Welcome to our new weekly series, Friday Q&A. Each week our attorneys
will respond to a question selected from the many received by direct and
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During my brother’s trial, I heard the objection “Hearsay!”
used by both sides. After looking up definitions, I still don’t
understand what it means.
ANSWER: Hearsay has a popular definition and understanding, and a very specific
definition in a legal setting.
Ohio’s legal definition for hearsay is found in the
Ohio Rules of Evidence, Evidence Rule 801. The definition of Hearsay is controlled by the rules
of evidence because it relates to what can be introduced as evidence against
a defendant in a trial. The Rules of Evidence apply to and can be used
by both the prosecution and defense.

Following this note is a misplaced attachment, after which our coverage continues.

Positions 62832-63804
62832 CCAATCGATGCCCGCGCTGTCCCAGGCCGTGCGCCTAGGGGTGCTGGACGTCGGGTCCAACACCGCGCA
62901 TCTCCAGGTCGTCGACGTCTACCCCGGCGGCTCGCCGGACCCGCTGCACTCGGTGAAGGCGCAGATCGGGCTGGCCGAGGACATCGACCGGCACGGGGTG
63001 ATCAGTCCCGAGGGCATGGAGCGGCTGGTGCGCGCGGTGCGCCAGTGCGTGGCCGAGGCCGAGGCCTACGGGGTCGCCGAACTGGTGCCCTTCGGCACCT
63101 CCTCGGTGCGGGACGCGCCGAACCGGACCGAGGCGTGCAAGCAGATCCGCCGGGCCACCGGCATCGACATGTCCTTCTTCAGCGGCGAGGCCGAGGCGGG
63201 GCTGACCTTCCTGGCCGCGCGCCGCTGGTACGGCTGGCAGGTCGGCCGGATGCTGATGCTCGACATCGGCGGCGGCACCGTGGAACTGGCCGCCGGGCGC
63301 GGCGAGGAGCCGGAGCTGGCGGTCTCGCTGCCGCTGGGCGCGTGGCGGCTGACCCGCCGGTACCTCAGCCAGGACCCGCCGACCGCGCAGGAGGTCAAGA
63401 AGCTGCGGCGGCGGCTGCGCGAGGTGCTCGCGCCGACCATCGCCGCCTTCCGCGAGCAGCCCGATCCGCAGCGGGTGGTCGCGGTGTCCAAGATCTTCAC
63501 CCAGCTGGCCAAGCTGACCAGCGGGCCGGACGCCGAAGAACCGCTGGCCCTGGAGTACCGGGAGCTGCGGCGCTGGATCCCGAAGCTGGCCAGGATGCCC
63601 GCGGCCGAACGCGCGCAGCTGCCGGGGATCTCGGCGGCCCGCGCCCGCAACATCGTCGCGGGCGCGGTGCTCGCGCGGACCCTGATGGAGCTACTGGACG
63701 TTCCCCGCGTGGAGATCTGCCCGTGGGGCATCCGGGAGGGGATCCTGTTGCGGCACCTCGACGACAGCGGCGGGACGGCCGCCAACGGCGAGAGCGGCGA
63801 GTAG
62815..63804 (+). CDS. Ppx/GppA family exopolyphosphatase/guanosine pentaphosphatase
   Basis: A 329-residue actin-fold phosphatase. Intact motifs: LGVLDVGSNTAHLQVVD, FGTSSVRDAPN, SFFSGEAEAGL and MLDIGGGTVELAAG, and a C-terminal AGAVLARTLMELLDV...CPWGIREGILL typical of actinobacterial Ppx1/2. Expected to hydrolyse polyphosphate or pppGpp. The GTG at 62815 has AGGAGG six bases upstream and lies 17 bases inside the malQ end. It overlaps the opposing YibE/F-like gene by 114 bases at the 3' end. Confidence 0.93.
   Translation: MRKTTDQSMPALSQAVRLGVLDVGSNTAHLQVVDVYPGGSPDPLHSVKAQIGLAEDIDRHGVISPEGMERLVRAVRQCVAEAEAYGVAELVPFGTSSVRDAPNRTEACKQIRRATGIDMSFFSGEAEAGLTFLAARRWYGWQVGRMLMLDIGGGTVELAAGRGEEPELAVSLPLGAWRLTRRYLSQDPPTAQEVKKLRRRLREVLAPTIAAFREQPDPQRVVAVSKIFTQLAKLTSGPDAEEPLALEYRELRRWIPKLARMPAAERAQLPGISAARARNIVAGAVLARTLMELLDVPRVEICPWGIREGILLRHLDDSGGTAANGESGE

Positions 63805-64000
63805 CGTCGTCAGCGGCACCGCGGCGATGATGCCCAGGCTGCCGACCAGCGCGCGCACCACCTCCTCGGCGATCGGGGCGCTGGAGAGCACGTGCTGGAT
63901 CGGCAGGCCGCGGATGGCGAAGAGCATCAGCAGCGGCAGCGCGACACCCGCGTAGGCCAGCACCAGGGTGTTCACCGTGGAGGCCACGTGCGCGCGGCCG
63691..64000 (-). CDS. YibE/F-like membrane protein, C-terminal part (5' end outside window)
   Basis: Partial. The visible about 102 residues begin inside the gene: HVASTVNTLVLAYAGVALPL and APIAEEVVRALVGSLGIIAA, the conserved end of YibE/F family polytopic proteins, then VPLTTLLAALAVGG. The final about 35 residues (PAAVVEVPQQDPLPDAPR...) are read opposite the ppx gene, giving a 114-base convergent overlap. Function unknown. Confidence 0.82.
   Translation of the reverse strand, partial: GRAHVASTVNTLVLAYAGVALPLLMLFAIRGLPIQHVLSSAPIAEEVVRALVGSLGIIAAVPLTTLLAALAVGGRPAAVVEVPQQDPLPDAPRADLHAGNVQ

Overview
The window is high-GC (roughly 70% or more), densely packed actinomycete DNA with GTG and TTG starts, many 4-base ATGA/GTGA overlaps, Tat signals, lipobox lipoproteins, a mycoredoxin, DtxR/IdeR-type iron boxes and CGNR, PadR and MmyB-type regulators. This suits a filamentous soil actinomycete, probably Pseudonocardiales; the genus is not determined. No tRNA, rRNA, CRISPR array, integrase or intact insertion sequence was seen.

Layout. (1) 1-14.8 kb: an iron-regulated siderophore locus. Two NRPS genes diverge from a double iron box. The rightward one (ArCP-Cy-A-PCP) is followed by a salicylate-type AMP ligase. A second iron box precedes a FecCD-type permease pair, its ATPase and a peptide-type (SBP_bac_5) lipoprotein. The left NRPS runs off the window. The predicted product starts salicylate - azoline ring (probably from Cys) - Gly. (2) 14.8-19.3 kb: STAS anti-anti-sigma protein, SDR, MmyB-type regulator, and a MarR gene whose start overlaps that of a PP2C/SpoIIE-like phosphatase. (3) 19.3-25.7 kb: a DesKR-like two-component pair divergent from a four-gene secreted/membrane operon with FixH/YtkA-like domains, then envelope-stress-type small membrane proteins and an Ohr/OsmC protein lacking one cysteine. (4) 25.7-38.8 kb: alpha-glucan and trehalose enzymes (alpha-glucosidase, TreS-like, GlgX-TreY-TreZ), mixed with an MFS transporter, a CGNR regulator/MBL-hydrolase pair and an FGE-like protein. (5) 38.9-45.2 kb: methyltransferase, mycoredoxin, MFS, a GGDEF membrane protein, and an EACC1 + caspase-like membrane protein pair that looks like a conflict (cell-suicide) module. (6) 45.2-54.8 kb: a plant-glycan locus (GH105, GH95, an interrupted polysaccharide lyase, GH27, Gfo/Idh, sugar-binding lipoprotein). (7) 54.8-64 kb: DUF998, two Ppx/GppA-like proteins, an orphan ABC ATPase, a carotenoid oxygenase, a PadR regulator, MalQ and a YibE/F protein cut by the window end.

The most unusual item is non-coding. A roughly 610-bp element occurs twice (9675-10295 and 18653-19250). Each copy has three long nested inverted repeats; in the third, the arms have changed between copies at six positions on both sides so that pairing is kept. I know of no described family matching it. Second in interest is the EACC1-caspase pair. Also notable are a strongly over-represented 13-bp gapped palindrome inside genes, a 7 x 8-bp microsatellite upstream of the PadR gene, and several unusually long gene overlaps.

Hearsay is an out of court statement offered for the truth of the matter
asserted. In other words, hearsay is a statement that is made outside
of the setting of the trial it is being offered in; and that statement
is being offered in the trial as evidence, or as the truth. A good way
to recognize hearsay in court is any time a witness on the stand begins
to testify with the words “he said…” or “she
had told me that…” For example,
Prosecutor: What happened when you got to the night club?
Night Club Guest 1: We got in line to get in.
Prosecutor: There was a line to get into the club?
Night Club Guest 1: Yes. The Bouncer said some guy had–
A core principal of the American legal system is the right of the Defendant
to confront the witnesses whose testimony is to be used against him. In
our example, the Night Club Guest 1 must speak only about what she has
personal knowledge or experience – in other words, only the things
she saw or experienced. In order to learn what the night club Bouncer
may have known, the Bouncer must take the stand and testify about it,
so that the Defendant can cross-examine him through his Defense Attorney.
Hearsay can also be found in documents as well…but that’s
a topic for another day!